RIPs should be labeled and not shipped. What are RIPs in ISO/TS 16949:2002?

D

dv802

#1
I attended a power point "training" session for ISO/TS 16949 today and I am confused about an acronym that was used. In the section about "non-conformance parts" the presentation stated "RIPs should not be shipped" and "RIPs should be labeled". Nobody knows what this means... not even the Quality Manager. Does anybody here know what it means? I don't know if the company I work for created the presentation or if they purchased it. Also, if the QM doesn't know what it means how do I, as a machine operator, know if I'm meeting TS 16949 requirements? What does "RIP" refer to?

Thanks, Donna
 
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D

Dave Johnson

#2
Hello and Welcome!!
I can't find anything in the TS standard referring to RIP's, but this may concern a customer waiver. The standard says (in 8.3.4) that your company must obtain a "customer concession or deviation prior to further processing whenever the product or manufacturing process is different from that which is currently approved".

I'm just guessing, but could RIP be "Rework in Progress" or something like that?

"RIPs should not be shipped":
When a customer gives a concession or deviation, standard practice is that this is in writing. They will tell your management any special requirements they will have you do.
Depending on the part's function, appearance, criticality to the customer, etc., your company may not want to send out any reworks without your customer's permission. This may be spelled out in the contract or in the customer's supplier quality requirements manual.



"RIPs should be labeled":
The containers containing your reworked/deviated parts usually have to be marked in some way, such as a hi-lited "X" mark or with the customer's deviation number on the outside of the container.

As a machine operator, it's management's responsibility to let you know what is required in these cases.


Again, Ive never heard of RIP referenced with TS. I hope this helps.
daj
 
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Wes Bucey

Prophet of Profit
#3
Dave Johnson said:
Hello and Welcome!!
I can't find anything in the TS standard referring to RIP's, but this may concern a customer waiver. The standard says (in 8.3.4) that your company must obtain a "customer concession or deviation prior to further processing whenever the product or manufacturing process is different from that which is currently approved".

I'm just guessing, but could RIP be "Rework in Progress" or something like that?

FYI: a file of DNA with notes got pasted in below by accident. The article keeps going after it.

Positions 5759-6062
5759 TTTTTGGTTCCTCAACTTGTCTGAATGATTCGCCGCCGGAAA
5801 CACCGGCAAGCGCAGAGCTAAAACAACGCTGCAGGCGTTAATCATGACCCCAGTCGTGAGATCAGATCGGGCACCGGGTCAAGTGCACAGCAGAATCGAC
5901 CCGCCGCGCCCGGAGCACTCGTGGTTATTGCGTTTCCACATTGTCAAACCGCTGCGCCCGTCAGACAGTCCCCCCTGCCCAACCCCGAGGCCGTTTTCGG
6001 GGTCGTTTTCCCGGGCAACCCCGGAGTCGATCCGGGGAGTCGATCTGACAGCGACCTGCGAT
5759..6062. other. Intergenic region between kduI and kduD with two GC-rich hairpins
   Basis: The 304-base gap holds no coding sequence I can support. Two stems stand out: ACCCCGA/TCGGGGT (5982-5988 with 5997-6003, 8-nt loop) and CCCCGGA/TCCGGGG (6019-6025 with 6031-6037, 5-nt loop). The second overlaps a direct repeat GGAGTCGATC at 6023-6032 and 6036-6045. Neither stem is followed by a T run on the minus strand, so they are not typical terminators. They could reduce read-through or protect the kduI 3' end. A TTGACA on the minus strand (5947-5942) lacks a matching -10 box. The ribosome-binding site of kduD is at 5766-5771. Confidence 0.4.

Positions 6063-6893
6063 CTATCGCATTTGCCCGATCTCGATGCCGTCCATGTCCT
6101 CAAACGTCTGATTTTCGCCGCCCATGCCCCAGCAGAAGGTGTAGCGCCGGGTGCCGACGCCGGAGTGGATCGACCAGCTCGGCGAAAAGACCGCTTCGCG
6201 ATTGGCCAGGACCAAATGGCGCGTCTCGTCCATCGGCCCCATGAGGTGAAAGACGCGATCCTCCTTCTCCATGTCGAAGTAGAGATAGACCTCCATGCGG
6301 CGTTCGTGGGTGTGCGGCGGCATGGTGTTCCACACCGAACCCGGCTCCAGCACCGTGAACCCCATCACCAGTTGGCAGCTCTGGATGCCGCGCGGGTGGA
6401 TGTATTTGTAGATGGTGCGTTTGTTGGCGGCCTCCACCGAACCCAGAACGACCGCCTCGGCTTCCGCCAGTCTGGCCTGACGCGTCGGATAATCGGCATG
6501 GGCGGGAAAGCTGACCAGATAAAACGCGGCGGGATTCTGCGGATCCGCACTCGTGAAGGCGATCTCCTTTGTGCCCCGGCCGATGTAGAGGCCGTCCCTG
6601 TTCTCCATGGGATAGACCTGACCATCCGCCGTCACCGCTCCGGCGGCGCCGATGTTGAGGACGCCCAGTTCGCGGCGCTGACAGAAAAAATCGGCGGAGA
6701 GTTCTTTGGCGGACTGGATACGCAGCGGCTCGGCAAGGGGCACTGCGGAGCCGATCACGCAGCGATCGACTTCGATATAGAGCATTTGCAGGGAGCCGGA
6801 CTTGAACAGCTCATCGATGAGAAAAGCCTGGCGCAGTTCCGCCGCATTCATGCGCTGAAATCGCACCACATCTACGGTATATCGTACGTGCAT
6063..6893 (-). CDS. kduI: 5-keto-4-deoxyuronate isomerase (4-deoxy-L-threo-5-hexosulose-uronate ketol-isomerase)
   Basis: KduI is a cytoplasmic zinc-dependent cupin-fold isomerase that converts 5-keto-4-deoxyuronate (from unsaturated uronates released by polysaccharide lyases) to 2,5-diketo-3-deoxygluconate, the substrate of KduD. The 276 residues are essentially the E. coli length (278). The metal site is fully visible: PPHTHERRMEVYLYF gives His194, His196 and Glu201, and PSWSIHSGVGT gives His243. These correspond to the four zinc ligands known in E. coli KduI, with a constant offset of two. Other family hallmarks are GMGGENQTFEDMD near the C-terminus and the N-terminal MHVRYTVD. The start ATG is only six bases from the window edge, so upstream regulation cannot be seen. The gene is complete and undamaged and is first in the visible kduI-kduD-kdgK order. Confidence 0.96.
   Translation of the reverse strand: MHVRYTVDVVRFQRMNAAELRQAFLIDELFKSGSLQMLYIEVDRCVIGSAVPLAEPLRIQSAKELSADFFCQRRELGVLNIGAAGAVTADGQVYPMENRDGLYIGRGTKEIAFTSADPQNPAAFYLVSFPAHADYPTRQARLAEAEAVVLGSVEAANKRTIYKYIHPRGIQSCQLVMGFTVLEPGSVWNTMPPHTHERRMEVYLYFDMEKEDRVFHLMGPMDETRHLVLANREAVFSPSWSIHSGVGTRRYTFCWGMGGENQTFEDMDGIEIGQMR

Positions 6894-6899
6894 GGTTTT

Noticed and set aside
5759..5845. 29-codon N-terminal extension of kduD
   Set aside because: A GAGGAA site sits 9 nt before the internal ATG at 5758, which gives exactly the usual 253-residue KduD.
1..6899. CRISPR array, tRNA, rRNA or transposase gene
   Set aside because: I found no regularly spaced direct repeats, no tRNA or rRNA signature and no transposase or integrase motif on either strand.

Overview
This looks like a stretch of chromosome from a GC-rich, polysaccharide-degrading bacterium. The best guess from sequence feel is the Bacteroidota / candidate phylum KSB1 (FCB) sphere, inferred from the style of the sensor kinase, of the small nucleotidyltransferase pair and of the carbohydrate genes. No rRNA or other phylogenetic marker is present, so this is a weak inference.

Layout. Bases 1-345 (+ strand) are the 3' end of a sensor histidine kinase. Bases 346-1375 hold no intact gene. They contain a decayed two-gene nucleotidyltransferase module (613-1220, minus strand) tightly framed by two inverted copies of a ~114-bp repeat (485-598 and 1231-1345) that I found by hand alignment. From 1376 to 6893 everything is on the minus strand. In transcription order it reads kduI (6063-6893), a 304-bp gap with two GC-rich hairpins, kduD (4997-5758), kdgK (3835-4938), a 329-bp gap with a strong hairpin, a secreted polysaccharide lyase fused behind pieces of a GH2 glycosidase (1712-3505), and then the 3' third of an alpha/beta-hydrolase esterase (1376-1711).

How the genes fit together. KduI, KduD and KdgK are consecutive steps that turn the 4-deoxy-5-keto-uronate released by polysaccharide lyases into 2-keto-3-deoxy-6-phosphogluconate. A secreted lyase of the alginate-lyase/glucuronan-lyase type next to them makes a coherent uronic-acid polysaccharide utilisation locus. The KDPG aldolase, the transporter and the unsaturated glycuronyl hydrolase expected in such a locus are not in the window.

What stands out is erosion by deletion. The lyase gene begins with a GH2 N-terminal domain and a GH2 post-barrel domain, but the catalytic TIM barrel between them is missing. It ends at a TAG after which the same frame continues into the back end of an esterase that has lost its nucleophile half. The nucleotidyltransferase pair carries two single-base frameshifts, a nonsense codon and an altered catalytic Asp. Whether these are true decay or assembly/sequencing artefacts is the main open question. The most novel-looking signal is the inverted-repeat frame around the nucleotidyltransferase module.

"RIPs should not be shipped":
When a customer gives a concession or deviation, standard practice is that this is in writing. They will tell your management any special requirements they will have you do.
Depending on the part's function, appearance, criticality to the customer, etc., your company may not want to send out any reworks without your customer's permission. This may be spelled out in the contract or in the customer's supplier quality requirements manual.



"RIPs should be labeled":
The containers containing your reworked/deviated parts usually have to be marked in some way, such as a hi-lited "X" mark or with the customer's deviation number on the outside of the container.

As a machine operator, it's management's responsibility to let you know what is required in these cases.


Again, Ive never heard of RIP referenced with TS. I hope this helps.
daj
There are only two possible solutions that I've heard of to this acronym which could conceivably fit:

Recoverable Item Program
Repair In Place

Even so, it is immaterial for the exact meaning, because I'm sure you don't have a program which even remotely covers these two terms or you or your Quality Manager would have made the connection already.

The only solution to this quandary is to have Quality Manager track it down - his responsibility is to assure all training is understood by students - this is an obvious gap in understanding.

Sorry - this illustrates the concept behind my frequent rants about folks who use acronyms without providing the referent and and without explaining them more fully.
 
#4
dv802 said:
I attended a power point "training" session for ISO/TS 16949 today and I am confused about an acronym that was used. In the section about "non-conformance parts" the presentation stated "RIPs should not be shipped" and "RIPs should be labeled". Nobody knows what this means... not even the Quality Manager. Does anybody here know what it means? I don't know if the company I work for created the presentation or if they purchased it. Also, if the QM doesn't know what it means how do I, as a machine operator, know if I'm meeting TS 16949 requirements? What does "RIP" refer to?

Thanks, Donna
Of course, the first thing is welcome to the cove. :bigwave: It is great to have other folks here from the Great Lakes State!

I think others have answered this well. My guess is the organization that gave the class uses RIP as a common name for them. It is not a common name, as you can now see. However, looking at the context of the usage, I would assume that RIP is not a good thing, and we should take steps to ensure it does not get to the customer. We can safely say that all nonconforming product would fit into this category, as would anything "in process". Your best bet is to go back to the organization, and ask them. Then you can let us know!

Sounds like a deal to me. :thedeal:
 
D

dv802

#5
Thanks for the help guys :D . I had a feeling that it meant "rework in progress" but when I suggested it in the meeting I was met with a bunch of blank stares. Our Continuous Improvement Team tracked it back to the plant that created the presentation and that's exactly what it meant.
Your replies were very informative, the 45 minute "training " I had just gave me very basic information. Thanks again
 
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